Judge Merrick Garland breezed through another step toward his affirmation since U.S. Attorney General on Monday, winning bipartisan support in the Judiciary Committee paving the way for an upcoming Senate vote.

Widely respected by each side of the aisle, Garland’s title might have been Supreme Court justice had former Senate Majority Leader Mitch McConnell (R-Ky.) Not obstructed a hearing and a vote on his confirmation roughly half a decade ago. McConnell had mentioned a supposed habit that justices should not be verified in the final year of a presidential term, a rule he afterwards disregarded during the affirmation of Justice Amy Coney Barrett, however President Joe Biden finished up his former boss Barack Obama’s work with a new nomination–this time, for attorney general.

Last week, Garland handed his first Senate audition with praise from bipartisan lawmakers and witnesses, and his vote revealed that consensus: 15-7.

If confirmed by the Senate, as is widely anticipated to take place, Garland signaled he will bring his experience prosecuting the Oklahoma City bombing cases to the countless instances that include the U.S. Capitol insurrection docket.

“From 1995 to 1997, I chased the prosecution of the perpetrators of the bombing of the Oklahoma City federal building, who had sought to ignite a revolution which could topple the national authorities,” Garland said in his opening remarks last week, drawing on the parallels several other legal observers had made.

Garland promised Sen. Sheldon Whitehouse, a Rhode Island Democrat who was also a prosecutor, he wouldn’t hesitate to look”upstream” for participants in the siege who might not have been in the building on that day.

“We begin with the people on the floor and we work our way up to people involved and further involved,” Garland told the senator past week. “We will pursue those leads wherever they accept us. That’s the task of a prosecution”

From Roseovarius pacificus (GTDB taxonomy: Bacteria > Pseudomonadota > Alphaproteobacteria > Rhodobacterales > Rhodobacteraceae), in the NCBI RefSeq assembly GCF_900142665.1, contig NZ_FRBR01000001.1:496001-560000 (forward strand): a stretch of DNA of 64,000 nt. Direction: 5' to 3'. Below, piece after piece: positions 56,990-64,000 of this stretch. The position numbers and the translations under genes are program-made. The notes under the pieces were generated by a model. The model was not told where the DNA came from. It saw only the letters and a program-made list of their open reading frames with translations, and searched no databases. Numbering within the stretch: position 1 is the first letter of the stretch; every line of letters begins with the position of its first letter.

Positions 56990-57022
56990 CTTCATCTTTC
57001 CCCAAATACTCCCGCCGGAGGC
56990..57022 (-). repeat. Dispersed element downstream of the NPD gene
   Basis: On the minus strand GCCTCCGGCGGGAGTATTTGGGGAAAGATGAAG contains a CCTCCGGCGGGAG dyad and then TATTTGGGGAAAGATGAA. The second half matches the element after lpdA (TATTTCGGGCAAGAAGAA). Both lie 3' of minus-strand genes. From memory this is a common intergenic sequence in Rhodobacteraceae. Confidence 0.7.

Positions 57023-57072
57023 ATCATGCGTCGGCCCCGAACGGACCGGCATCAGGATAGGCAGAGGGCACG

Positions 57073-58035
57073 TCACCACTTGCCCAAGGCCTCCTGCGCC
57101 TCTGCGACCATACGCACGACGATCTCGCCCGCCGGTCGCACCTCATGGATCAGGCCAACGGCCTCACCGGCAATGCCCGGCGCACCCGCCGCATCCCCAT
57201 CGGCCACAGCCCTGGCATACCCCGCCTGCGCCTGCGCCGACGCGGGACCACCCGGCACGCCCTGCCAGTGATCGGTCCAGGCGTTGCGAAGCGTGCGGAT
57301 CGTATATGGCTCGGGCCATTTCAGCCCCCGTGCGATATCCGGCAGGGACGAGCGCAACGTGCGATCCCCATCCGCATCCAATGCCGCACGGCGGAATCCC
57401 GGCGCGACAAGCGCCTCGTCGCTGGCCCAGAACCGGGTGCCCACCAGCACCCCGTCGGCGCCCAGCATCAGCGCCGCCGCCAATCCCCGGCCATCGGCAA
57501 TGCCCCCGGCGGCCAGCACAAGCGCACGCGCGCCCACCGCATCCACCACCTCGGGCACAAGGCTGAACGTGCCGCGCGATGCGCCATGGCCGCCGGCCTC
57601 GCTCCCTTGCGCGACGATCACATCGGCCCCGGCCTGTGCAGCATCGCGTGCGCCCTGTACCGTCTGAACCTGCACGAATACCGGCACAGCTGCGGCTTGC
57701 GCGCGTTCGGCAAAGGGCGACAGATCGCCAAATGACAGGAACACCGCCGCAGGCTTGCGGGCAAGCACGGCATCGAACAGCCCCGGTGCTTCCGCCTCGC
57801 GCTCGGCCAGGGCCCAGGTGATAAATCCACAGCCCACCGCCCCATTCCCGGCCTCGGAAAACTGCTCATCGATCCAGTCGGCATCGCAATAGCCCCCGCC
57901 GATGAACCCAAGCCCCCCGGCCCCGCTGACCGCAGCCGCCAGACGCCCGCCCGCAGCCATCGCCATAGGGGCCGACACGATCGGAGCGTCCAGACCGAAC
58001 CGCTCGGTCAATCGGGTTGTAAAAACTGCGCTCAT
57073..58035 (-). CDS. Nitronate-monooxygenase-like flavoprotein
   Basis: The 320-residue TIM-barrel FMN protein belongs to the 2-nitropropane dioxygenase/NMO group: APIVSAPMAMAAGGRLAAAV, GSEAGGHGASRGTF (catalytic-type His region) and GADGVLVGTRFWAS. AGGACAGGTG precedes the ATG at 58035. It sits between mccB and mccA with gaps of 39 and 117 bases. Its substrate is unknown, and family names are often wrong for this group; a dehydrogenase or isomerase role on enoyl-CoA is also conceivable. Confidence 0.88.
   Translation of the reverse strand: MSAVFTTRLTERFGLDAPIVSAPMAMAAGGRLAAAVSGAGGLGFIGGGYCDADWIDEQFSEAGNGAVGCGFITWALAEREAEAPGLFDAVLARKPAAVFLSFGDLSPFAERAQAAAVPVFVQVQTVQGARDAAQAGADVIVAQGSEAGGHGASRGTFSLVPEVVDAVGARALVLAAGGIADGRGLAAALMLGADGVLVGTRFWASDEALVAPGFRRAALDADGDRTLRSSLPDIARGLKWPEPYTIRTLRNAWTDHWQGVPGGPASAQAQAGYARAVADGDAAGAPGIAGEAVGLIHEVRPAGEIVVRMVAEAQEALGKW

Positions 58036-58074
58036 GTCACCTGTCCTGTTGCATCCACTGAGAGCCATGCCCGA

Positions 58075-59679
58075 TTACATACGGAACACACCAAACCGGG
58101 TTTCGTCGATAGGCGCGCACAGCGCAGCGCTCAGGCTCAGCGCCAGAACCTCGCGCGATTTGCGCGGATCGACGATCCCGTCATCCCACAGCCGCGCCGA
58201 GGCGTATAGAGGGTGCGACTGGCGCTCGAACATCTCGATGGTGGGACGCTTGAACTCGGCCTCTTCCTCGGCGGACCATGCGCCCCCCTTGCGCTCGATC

Multiple Republican senators pushed Garland to commit to letting John Durham end up his probe into the origins of this Russia investigation, only to be rebuffed by the judge, that had been unwilling to make any conclusions prior to really holding the job of attorney general. Durham then reverted as U.S. Attorney but stated he’d see out that stunt as a special counselor.

The Judiciary Committee’s top Republican, Senator Chuck Grassley of Iowa, voiced dismay that Garland wouldn’t make that commitment before assuming his position as attorney general and claimed the judge’s credibility would be at stake on that issue.

“It will be up to him from keeping the Justice Department from turning in the Social Justice Department,” Grassley said. “I intend to vote for him. I expect my trust for him isn’t misplaced.”

The Committee’s Chairman Dick Durbin (D-Ill.) Applauded the progress of a”person of extraordinary qualifications”

“His life has been dedicated to public service and progressing values that are essential to the Justice Department’s working –integrity, independence, fidelity to the rule of law, and a commitment to equal justice for all,” Durbin said. “The country requires this kind of selflessness in a nominee. America will be better with this kind of person directing the Justice Department.”